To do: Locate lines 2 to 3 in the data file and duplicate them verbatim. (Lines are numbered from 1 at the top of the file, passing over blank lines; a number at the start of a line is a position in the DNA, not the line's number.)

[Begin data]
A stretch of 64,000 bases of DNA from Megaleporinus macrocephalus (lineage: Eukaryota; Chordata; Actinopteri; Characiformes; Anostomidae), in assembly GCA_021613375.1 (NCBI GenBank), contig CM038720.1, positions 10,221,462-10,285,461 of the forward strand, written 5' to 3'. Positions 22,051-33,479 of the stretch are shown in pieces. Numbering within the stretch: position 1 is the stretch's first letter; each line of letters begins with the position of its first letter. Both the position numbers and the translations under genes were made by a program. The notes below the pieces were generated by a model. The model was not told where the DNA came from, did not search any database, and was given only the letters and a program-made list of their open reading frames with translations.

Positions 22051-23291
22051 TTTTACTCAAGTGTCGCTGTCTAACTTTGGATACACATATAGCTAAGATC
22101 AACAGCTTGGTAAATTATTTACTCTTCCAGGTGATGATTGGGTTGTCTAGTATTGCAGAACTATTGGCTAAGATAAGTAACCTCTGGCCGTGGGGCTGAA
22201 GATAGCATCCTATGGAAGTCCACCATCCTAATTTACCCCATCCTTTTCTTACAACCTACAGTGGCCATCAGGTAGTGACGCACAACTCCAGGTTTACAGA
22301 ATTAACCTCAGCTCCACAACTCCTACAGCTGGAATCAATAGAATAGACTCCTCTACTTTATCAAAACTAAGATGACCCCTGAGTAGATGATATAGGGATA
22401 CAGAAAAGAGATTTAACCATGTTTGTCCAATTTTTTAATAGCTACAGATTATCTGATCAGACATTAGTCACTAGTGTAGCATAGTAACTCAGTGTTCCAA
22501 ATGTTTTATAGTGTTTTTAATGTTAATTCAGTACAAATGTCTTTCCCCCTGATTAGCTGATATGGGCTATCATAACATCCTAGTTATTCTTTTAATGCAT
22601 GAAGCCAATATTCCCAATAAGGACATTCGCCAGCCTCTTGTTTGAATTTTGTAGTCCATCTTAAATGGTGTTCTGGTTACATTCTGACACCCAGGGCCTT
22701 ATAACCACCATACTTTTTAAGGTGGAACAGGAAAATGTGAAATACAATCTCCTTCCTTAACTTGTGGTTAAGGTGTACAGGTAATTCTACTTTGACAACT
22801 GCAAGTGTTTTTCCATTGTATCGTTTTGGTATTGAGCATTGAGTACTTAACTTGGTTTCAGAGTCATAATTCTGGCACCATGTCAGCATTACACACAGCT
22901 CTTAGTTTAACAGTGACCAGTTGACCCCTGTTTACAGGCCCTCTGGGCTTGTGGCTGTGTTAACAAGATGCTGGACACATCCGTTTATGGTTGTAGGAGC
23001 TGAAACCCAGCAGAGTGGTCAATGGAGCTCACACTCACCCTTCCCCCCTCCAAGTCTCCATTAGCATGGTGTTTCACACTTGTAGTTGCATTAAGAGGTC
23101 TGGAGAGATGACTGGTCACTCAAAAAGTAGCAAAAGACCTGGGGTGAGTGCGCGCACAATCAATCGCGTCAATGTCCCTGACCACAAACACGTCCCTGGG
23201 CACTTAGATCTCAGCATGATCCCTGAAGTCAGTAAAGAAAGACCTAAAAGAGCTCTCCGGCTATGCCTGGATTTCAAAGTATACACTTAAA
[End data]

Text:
Positions 22051-23291
22051 TTTTACTCAAGTGTCGCTGTCTAACTTTGGATACACATATAGCTAAGATC